Kurdistan: Why Kobanî did not fall
[For more on the struggle of the Kurdish people, click HERE.]
By Dilar Dirik
Today, after 135 days of fearless resistance, the people of Kobanî have liberated the city from the so-called Islamic State (ISIS). Since September 2014, the YPG and YPJ (People's and Women's Defence Units) have been leading – there are no other words to describe it -- an epic and unbelievable resistance against the latest wave of attacks by ISIS.
The women and men, who lead the most glorious resistance of our time, hoisted their flags on the last hills that were occupied by ISIS and immediately began their line dances, accompanied by old Kurdish revolutionary songs and slogans. Ever since, people around the world rushed to the streets to celebrate. After the countless tragedies, massacres and traumas that this region has had to suffer recently, the pains that have preceded this moment make victory even sweeter. One eye sheds tears for the dead, while the other cries out of much deserved joy.
But let us go back one year. It was around this time in January 2014, when major international actors met at the so-called Geneva-II conference to discuss a resolution to the war in Syria. The Kurds, who had been fighting both the regime as well as extremists like the al-Nusra Front and ISIS ever since they took control over Rojava in 2012, were not invited.
Further, in order to pacify the Turkish state, the international community adopted an explicitly hostile attitude towards Rojava, because the main actors in the region are ideologically affiliated with the Kurdistan Workers Party (PKK), the Turkish state’s arch enemy, which is labeled as "terrorist" by the US, the European Union (EU) and Turkey. In fact, the international community marginalised Rojava long before it marginalised the jihadists in Syria. Turkish state officials repeatedly emphasised that they would “not tolerate terrorists by the Syrian-Turkish border”, referring to the Kurds in Rojava, not to radical Islamists.
Yet, without relying on anyone’s approval, and in spite of all this hostility, the people of Rojava declared three autonomous cantons at the same time as the Geneva-II conference: Kobanî, Afrîn and Cizîre. The message was: “We will build our autonomy and we do not need anyone’s approval.”
For the last three years, the Kurds, who took a “third way” and refused to pick either the opposition or Assad, tried to warn the world about ISIS, but were completely ignored. The co-chair of the Democratic Union Party (PYD) in Rojava, Salih Muslim, was denied visas four times to the US. In 2013, almost a year before the world even knew about the jihadist group, his son died fighting against ISIS.
The latest wave of attacks on Kobanî is just one out of many that preceded it. All of the Kurd’s warnings were discarded as conspiracy theories, simply because listening to them would mean to acknowledge that the anti-Assad block has indirectly or directly supported and sponsored jihadist murderers in Syria.
Today, US vice-president Joe Biden and others state exactly what the Kurds have been saying for years: states like Saudi Arabia, Qatar and Turkey supported jihadists. Literally overnight, after thousands of people had been murdered already, ISIS became an "issue", around the same time in which ISIS crossed over into Iraq -- the failed state into which the US poured billions of dollars after invading and where many forces hold strategic economic and political interests. And then the same states that formerly supported the jihadists suddenly became part of the coalition against them, including Qatar and Saudi Arabia.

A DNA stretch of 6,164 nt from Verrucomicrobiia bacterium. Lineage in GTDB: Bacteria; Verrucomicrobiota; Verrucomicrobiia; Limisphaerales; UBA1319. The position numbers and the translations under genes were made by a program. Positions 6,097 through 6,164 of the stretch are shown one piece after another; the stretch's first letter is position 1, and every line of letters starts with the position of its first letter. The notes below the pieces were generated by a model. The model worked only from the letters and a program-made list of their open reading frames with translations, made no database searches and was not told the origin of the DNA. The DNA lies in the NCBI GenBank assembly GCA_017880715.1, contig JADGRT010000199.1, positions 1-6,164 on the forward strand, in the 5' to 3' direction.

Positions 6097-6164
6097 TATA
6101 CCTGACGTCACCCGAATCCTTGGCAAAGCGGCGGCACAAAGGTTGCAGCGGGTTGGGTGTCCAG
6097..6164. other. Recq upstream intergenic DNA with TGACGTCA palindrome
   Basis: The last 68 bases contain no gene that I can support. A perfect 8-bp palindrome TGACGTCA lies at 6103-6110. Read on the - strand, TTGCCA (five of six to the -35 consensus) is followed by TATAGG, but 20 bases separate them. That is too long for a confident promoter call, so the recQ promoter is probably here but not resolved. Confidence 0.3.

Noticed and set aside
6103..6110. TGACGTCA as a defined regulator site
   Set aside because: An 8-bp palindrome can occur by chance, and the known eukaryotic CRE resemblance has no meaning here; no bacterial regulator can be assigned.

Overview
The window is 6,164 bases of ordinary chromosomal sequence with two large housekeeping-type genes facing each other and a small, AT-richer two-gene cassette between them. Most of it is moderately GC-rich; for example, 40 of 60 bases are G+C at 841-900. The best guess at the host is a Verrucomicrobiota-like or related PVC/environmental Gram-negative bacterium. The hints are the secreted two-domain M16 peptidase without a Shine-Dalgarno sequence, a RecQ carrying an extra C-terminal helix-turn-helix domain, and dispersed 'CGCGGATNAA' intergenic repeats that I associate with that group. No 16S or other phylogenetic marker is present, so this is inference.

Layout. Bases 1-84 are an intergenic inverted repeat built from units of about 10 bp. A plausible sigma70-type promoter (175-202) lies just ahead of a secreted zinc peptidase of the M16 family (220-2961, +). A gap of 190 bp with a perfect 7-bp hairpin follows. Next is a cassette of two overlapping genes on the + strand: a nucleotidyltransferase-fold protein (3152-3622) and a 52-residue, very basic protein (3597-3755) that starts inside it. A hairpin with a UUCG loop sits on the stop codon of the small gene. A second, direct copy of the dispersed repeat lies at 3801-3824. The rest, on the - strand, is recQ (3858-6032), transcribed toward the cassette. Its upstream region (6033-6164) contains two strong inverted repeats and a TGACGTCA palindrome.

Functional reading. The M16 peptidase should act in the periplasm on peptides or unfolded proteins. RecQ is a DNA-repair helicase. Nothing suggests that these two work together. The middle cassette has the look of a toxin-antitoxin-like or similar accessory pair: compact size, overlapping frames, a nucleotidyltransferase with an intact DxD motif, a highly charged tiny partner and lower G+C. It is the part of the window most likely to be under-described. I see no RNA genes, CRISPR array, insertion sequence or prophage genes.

After the people in Kobanî had already resisted for more than a month all by themselves, the coalition saw an opportunity to show that their strategy against ISIS works. They suddenly supported the same people they had previously marginalised. But even today, though everyone appropriates Kobanî's resistance for their own agendas, the same forces that lead this resistance are labeled "terrorists", while there are no consequences for the states that explicitly contributed to the rise of ISIS.
If we lived in a world in which the dominant forces that portray themselves as the defenders of human rights, freedom and democracy were actually genuinely interested in the principles that they advocate, all of this hell on earth would have been avoided. But leaving aside the fact that arms trade and the destabilisation of the region are profitable for many global actors, another ugly truth is that those, who wanted to topple Assad, benefitted from jihadist presence in Syria for a long time. This was much to the benefit of the Assad regime, which kept on claiming that no genuine opposition in Syria exists. And today, the horrid reality is that Assad looks like the lesser evil so that even the coalition seems to soften on him. What a kafkaesque tragedy for the people of Syria!
Considering all of this, are we really expected to congratulate the main instigators of war and conflict in the Middle East for liberating Kobanî? Those who funded or at least turned a blind eye to murderous jihadists? Those who started unjust wars and destroyed the region with their policies? Those who appeased the Turkish state, which has supported extremist rapists and murderers?
What is really behind Kobanî’s resilience? What does Kobanî symbolise in an era of failed revolutions and endless wars?
The people who are fighting in Kobanî have an ideology, a world view, a vision that has kept them going. Can we say that the coalition air strikes did not help at all? Of course we cannot.